By implementing process improvements and enabling technology, one Upper Midwest tertiary medical center was able to better manage post-discharge referrals, resulting in significant time and cost savings. The center began by studying the impact of inefficiencies and identifying the following challenges:
- Low post-acute care provider participation under the previous discharge system (50 percent)
- Providers deterred from joining post-acute referral network under pay-to-play model
- Discharge staff tied to phone calls, faxing, and follow-up calls to post-acute providers
- Stagnant LOS
- Fragmented discharge process not conducive to increased efficiency
In preparation for value-based care and participation as an accountable care organization (ACO), the medical center reevaluated its discharge planning process with an eye to achieving five goals:
- Reduce LOS index
- Increase provider participation and satisfaction
- Reduce provider response times
- Improve staff adoption and satisfaction
- Increase patient satisfaction
Achieving these goals would require more than implementing new technology. The facility took the following steps to improve processes:
- Reexamined every process devoted to patient transfer and discharge to identify improvement opportunities.
- Evaluated the existing post-acute network arrangement to promote provider participation for patient referral business, develop stronger post-acute care relationships, and provide the best options for each patient.
- Undertook a complete workflow redesign to optimize existing processes. Many discharge planning staff were using disparate manual procedures to facilitate the discharge—leading to rework, missed steps, and frustration among staff.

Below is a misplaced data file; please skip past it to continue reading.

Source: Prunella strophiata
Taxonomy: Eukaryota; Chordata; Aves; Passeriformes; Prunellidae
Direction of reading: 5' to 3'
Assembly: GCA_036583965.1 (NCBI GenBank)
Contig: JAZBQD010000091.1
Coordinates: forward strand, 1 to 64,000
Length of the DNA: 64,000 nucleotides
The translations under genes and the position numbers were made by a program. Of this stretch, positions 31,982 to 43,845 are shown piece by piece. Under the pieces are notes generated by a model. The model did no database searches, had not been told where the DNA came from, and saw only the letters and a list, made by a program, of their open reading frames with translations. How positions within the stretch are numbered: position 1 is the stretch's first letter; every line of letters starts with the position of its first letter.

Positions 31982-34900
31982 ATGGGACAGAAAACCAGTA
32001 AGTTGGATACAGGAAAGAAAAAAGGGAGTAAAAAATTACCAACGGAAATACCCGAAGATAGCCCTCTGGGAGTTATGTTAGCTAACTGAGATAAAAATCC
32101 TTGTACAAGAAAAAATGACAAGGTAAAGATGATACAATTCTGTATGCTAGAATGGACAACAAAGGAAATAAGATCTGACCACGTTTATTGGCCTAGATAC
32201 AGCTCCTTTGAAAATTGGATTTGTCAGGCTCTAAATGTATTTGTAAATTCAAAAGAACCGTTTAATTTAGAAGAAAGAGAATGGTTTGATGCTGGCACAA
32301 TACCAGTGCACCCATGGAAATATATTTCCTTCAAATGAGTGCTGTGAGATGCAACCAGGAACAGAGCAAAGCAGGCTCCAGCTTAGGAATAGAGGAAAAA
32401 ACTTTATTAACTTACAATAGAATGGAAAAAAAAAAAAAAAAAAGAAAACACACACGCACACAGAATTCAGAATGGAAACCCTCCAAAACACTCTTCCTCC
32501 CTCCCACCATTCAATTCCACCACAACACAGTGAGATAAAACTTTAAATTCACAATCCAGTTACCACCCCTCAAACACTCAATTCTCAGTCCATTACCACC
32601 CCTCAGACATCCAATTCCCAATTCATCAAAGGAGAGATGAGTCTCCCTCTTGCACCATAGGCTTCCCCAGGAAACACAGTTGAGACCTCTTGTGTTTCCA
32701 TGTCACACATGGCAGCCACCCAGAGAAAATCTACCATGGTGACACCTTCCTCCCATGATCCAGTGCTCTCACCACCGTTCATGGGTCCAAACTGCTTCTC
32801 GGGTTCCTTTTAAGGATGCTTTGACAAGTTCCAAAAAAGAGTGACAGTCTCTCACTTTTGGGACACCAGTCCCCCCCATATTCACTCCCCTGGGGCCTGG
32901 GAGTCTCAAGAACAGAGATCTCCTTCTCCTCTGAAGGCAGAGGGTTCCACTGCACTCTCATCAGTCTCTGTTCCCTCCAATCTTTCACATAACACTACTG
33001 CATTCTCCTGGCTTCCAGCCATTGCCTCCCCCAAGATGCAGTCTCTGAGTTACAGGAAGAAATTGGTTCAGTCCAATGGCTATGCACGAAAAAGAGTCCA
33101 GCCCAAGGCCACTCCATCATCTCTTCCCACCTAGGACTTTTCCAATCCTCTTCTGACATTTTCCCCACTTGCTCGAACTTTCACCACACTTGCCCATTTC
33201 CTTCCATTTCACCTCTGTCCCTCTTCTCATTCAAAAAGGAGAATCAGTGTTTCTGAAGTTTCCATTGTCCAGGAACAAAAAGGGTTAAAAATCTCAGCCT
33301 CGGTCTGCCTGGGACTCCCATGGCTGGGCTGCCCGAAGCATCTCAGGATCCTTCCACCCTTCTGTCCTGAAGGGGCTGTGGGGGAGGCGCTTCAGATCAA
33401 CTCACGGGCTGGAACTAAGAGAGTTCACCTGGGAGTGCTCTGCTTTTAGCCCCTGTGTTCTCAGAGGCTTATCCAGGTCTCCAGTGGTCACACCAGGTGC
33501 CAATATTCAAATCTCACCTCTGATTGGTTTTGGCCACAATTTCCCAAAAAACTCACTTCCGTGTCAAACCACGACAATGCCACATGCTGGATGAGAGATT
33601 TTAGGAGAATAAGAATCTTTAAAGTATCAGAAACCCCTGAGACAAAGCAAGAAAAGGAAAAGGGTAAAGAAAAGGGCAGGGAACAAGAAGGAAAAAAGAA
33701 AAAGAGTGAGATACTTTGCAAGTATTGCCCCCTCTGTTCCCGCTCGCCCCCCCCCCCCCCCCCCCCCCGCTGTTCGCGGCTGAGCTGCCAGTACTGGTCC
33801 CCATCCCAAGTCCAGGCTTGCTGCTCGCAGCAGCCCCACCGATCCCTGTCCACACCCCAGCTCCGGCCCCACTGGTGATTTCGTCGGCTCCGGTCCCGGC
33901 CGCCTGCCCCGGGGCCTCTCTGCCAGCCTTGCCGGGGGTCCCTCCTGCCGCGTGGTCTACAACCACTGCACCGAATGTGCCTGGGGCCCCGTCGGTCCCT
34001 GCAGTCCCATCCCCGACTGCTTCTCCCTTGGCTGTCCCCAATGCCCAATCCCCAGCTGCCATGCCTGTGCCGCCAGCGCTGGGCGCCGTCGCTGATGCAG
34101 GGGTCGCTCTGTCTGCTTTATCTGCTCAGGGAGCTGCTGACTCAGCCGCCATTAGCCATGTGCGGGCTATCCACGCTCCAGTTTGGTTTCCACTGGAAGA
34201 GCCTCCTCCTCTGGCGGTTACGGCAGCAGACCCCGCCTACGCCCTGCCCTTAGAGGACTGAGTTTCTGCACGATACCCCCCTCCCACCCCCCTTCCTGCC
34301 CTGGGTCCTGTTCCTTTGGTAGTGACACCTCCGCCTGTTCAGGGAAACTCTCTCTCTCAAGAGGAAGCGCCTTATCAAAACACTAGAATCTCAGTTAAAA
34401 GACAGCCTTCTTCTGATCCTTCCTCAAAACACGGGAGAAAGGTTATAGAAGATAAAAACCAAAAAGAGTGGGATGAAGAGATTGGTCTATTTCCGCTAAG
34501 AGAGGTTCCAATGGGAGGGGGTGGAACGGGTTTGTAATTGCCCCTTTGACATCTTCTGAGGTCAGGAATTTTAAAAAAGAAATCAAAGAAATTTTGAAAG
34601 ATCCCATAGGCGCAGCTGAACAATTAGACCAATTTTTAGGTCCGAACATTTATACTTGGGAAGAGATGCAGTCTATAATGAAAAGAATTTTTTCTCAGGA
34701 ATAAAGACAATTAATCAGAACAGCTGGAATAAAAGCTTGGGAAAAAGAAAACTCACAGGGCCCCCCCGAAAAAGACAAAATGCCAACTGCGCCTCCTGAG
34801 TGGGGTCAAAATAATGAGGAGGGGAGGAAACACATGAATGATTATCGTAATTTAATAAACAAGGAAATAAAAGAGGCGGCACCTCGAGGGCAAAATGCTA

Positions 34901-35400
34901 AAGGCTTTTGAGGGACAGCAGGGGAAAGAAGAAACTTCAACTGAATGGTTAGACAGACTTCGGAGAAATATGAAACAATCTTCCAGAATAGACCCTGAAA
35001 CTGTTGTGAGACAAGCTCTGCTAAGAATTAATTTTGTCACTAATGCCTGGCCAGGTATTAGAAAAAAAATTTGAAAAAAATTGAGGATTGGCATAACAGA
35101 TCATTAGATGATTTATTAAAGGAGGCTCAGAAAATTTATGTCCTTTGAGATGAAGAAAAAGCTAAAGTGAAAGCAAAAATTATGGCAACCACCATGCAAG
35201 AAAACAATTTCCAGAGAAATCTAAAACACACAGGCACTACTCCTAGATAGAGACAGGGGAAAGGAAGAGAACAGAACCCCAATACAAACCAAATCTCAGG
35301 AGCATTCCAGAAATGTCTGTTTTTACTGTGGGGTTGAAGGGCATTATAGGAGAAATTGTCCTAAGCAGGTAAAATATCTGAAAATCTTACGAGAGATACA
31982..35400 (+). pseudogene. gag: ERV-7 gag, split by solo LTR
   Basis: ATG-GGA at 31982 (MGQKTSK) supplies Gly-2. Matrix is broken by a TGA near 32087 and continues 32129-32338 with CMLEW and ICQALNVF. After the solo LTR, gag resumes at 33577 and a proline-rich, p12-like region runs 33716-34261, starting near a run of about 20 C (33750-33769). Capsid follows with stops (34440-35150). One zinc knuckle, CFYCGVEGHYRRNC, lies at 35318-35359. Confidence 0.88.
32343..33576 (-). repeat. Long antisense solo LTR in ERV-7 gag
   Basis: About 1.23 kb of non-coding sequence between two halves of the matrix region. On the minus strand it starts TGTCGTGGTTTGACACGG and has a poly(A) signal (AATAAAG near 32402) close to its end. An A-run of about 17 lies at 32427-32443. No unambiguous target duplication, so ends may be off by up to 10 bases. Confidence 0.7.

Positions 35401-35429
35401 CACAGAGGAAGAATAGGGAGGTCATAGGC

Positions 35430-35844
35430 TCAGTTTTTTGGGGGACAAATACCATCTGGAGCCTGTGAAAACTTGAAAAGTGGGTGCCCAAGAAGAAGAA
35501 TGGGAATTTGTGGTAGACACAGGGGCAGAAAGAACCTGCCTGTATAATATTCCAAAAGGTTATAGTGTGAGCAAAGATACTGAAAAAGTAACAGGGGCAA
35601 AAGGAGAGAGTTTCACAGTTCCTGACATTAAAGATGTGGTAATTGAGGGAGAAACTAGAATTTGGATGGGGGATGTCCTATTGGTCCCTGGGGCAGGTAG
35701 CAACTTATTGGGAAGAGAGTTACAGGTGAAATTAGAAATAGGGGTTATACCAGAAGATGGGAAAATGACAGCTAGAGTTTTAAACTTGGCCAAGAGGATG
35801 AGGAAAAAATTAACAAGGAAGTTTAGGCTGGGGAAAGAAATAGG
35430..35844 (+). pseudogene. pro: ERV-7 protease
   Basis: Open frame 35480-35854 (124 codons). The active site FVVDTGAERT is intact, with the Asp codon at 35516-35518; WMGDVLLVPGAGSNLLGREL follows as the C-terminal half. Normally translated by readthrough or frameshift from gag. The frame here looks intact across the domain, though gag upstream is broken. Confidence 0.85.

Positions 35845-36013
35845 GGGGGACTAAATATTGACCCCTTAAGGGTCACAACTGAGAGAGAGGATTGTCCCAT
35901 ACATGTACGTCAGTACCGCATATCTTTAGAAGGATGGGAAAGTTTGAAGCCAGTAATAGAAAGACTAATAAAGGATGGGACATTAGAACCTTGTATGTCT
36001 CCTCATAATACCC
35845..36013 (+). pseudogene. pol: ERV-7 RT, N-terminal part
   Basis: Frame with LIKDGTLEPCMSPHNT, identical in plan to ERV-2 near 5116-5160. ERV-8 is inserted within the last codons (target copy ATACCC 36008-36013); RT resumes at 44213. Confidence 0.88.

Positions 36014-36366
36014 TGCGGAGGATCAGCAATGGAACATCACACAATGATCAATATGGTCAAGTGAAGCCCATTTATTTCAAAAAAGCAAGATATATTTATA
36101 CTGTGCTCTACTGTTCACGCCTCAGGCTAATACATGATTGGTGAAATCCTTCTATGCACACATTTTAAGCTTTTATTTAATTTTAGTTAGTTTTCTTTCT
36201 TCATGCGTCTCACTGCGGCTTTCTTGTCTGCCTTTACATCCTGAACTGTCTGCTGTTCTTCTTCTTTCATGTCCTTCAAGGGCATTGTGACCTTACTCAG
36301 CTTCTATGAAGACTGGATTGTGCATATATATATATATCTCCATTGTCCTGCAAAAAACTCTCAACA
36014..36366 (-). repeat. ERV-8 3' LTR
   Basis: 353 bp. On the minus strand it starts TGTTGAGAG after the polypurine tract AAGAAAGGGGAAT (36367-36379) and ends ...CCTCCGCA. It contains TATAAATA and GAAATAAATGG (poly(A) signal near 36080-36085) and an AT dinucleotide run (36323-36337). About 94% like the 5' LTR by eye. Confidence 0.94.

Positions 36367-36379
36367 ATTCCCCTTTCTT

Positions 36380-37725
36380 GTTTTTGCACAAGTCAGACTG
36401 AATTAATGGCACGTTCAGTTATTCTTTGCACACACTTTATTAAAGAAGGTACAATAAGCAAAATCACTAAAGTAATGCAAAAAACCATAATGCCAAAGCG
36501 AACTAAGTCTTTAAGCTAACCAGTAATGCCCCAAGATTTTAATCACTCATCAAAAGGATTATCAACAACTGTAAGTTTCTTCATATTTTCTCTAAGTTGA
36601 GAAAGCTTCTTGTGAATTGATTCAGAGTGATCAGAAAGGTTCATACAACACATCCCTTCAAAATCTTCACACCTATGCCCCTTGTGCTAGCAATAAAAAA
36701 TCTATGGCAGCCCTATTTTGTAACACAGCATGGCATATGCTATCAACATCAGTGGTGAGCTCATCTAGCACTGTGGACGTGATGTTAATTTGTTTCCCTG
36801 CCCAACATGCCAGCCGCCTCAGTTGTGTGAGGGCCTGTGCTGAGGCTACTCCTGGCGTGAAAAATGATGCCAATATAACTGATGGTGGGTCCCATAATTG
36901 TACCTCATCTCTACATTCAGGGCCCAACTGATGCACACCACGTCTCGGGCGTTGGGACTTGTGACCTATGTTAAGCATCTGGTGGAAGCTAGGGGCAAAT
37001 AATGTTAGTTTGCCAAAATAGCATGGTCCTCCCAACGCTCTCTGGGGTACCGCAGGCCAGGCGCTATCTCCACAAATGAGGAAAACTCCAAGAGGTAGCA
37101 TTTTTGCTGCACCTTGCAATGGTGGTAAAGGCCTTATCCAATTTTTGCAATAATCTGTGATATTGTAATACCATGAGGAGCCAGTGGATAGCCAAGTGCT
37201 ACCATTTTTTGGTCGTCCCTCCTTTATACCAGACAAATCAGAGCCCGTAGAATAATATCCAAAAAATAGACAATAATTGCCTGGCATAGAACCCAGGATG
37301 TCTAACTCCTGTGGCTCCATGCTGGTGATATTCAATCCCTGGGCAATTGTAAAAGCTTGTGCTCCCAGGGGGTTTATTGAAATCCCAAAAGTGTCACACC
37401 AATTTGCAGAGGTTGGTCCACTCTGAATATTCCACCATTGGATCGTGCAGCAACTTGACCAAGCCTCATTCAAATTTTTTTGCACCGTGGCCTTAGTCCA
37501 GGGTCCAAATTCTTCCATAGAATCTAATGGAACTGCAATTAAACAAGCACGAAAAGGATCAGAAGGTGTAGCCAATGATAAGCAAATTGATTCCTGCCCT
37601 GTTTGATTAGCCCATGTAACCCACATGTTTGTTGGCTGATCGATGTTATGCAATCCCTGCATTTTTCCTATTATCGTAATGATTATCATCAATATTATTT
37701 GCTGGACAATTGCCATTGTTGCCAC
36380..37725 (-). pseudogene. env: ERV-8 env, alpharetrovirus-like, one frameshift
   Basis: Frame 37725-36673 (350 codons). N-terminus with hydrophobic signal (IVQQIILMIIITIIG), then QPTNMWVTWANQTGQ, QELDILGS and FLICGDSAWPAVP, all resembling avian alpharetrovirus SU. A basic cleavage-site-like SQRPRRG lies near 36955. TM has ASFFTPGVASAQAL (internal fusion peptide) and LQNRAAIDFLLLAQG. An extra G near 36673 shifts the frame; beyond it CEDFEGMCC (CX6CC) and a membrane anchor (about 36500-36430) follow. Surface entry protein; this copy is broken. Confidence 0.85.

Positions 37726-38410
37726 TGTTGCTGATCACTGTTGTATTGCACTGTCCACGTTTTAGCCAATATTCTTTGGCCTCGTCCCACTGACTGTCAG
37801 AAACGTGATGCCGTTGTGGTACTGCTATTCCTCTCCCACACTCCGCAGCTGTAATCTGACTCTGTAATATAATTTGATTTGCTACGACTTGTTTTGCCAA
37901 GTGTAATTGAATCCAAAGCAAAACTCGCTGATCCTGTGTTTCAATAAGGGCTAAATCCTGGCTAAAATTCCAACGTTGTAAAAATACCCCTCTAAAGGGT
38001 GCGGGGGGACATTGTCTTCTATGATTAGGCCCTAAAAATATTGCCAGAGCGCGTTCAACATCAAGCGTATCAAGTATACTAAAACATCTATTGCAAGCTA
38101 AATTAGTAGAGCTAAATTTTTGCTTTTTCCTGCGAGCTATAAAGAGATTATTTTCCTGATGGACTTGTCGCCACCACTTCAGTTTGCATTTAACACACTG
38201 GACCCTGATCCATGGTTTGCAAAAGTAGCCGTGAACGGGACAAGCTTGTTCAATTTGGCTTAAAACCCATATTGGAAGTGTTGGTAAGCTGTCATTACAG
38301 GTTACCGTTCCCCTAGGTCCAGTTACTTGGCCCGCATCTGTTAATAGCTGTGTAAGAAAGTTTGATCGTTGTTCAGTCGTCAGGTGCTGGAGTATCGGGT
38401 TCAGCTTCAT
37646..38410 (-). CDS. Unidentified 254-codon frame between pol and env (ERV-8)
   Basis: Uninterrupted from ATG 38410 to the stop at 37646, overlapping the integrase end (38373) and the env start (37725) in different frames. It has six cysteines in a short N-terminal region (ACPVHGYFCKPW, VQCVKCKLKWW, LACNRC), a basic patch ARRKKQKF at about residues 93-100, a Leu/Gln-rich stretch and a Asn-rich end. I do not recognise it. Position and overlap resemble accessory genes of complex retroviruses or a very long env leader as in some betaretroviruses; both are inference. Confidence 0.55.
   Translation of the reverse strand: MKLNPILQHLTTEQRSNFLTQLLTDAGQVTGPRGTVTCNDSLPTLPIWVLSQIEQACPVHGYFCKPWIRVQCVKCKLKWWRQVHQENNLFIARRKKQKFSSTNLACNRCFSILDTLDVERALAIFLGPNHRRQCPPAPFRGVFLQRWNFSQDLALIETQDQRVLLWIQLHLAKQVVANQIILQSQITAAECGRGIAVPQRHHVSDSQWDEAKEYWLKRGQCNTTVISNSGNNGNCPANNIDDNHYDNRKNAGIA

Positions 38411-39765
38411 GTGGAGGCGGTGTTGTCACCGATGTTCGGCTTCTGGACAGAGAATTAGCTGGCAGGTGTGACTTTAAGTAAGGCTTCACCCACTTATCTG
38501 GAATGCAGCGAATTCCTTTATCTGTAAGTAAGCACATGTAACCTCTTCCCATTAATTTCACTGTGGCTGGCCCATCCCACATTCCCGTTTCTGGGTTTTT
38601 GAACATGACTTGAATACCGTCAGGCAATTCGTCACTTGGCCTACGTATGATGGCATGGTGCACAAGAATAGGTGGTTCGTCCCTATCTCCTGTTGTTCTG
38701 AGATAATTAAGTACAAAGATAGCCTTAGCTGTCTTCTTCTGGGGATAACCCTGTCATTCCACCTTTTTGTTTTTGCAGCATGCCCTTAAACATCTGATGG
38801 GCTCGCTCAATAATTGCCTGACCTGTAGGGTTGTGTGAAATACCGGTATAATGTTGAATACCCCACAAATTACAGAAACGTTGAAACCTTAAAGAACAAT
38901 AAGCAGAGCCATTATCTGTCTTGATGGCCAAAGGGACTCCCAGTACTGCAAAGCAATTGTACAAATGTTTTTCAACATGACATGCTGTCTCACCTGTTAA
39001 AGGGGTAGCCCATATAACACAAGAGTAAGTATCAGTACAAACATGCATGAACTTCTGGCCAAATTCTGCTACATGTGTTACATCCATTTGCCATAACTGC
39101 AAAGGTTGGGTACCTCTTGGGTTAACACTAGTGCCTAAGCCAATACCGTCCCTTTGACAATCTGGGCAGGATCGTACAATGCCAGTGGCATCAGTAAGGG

- Standardized procedures to improve efficiency for everyone involved. Using standardized forms, workflows, and processes saved time and enhanced the ability to efficiently move patients and improve throughput.
- Evaluated technology-enabled analytics to focus on facilities that could benefit from improvement more than others. The organization wanted to determine, for example, which facilities were slower in responding to referrals, which had difficulty retrieving the delivered packets of patient information, and which were provided the best care focused on particular patient diagnoses compared to others.
Through careful evaluation and planning prior to implementing new technology, the medical center was well positioned to improve bottom-line financial results and patient outcomes. After six months of using an automated referral system, the facility saw a 5 percent drop in the skilled nursing facility LOS index. Home health and acute rehab LOS dropped 12 and 8 percent respectively. Overall, increased efficiencies yielded net savings of $1.2 million annually—a significant ROI.
From hospital discharge to post-acute placement or recovery at home, the right people, processes, and care coordination technology help manage patient care transitions in a way that helps prevent avoidable readmissions.
Mary Kay Thalken, RN, MBA, is chief clinical officer of Ensocare in Omaha, Neb.